Memories of the painter Jean-Louis Gétaz24.03.2022 Arts & Culture
Born in Rougemont in 1931, the young Gétaz first worked as a cook and then as a lumberjack in the Pays-d'Enhaut until he began painting as a self-taught artist at the age of 22. As early as 1954, he definitively exchanged the axe for the brush and from then on devoted himself to his work as a mood painter, a "peintre d'ambiance", as he called himself.
Soon he was looking for new challenges. His passion for painting took him to Paris, especially to the artists' quarter around the Place du Tertre on Montmartre; he travelled through France, Morocco, Greece and many other countries, including the USA and Mexico. He recorded his impressions in an extensive body of work.
He painted the ships in the Atlantic harbours, the horses of the Camargue as well as the urban canyons of New York. One art critic described the striking artist full of character as "Gétaz l'homme des bois, Gétaz le Bohème". Despite his life as a globetrotter, Gétaz always remained the down-to-earth painter from the Pays-d'Enhaut.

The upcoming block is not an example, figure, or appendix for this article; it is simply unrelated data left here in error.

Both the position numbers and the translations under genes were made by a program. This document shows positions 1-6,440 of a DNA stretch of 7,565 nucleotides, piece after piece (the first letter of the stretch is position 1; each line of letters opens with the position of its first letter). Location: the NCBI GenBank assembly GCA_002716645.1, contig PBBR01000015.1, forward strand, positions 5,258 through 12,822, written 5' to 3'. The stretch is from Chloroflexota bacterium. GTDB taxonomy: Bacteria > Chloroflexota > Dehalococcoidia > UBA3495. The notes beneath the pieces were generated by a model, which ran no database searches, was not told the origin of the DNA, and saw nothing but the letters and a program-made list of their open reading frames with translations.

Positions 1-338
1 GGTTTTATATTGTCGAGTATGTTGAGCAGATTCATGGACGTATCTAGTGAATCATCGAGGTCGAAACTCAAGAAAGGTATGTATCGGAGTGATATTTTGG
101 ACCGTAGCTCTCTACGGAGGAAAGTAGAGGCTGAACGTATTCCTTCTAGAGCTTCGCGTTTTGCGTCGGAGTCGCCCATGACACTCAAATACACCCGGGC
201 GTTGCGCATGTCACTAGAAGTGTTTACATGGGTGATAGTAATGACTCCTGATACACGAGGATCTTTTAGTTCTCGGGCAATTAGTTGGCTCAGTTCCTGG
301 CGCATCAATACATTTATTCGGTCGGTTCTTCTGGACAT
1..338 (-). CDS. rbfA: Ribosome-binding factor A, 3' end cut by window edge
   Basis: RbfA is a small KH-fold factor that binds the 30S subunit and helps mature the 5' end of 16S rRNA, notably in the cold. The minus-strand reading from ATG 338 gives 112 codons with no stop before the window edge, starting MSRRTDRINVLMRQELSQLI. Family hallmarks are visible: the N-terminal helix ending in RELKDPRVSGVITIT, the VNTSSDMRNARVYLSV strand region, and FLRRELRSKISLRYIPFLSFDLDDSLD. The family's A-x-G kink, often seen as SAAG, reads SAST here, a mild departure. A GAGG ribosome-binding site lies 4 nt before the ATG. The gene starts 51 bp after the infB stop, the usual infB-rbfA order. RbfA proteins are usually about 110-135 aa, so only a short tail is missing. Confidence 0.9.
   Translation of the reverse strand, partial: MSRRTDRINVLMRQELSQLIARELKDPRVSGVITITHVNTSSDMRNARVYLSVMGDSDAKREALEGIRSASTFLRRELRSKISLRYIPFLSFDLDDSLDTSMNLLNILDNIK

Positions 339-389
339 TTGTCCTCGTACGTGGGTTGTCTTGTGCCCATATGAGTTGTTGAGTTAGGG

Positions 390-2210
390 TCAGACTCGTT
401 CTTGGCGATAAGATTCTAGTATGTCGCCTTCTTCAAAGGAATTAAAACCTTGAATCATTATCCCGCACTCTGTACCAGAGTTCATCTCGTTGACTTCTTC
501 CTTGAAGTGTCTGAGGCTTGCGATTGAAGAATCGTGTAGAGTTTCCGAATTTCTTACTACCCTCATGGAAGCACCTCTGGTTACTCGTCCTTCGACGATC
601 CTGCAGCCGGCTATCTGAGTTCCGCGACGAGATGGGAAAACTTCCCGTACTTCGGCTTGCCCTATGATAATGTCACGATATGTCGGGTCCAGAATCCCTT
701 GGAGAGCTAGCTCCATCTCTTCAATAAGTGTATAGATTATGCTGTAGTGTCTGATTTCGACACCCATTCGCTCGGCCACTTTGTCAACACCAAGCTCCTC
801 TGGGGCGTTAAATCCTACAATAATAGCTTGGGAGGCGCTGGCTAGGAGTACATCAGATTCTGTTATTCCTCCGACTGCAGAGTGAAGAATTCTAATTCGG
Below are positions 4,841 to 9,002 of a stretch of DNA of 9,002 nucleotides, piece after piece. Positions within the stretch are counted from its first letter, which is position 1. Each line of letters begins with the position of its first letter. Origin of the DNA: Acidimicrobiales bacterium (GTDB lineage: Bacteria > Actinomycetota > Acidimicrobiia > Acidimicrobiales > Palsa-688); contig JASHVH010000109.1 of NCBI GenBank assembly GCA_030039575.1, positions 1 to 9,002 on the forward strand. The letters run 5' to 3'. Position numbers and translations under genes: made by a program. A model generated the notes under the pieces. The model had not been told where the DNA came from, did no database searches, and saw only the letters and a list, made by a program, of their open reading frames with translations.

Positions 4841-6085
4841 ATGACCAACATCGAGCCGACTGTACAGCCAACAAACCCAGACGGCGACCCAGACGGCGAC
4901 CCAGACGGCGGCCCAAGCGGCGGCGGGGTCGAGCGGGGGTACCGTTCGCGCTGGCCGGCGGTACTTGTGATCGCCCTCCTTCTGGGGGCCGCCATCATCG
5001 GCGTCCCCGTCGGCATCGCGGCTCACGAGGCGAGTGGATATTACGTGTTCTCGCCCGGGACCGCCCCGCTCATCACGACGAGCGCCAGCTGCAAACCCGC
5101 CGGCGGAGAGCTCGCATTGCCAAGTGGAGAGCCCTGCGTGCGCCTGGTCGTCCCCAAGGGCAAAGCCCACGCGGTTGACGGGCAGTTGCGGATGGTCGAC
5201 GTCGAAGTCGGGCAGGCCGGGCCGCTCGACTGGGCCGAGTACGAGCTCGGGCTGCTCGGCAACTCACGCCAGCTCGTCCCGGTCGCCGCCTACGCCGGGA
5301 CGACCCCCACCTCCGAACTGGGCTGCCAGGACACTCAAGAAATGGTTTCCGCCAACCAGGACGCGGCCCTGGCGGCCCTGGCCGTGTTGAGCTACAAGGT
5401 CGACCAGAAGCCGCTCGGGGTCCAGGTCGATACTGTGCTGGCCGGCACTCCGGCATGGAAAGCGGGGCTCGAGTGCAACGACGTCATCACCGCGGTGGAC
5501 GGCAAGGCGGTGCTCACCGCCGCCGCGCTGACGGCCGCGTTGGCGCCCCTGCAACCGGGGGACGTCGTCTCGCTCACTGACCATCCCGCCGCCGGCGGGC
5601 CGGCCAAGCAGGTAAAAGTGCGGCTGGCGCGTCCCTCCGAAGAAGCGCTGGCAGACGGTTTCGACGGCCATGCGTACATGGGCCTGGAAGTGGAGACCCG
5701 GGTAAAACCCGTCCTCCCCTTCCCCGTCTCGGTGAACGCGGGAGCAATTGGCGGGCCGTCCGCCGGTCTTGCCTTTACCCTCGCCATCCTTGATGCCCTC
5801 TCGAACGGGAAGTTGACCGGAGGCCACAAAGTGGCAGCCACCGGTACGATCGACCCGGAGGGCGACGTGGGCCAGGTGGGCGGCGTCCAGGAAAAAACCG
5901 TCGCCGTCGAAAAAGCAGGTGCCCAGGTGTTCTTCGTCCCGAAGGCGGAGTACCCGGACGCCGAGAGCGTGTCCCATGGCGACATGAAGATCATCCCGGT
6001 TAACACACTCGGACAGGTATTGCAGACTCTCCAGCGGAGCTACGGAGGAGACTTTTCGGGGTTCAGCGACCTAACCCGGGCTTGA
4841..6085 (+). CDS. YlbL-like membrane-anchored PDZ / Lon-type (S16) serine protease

Jean-Louis Gétaz became popular in the Saanenland not least through his later lithographs and poyas with motifs and scenes from his homeland, its inhabitants and historical customs. He drew landscapes, village streets and old historic chalets of the "Ancien Comté", the old county of Gruyère, as he remembered it from his childhood.
Especially in the Saanenland and the Pays-d'Enhaut, these lithographs by Jean-Louis Gétaz, the "peintre des deux Gruyères", can be found in many parlours. They are still appreciated and cherished as a cultural asset of the region.
Based on AvS/Franz and Marianne Otto-Steinemann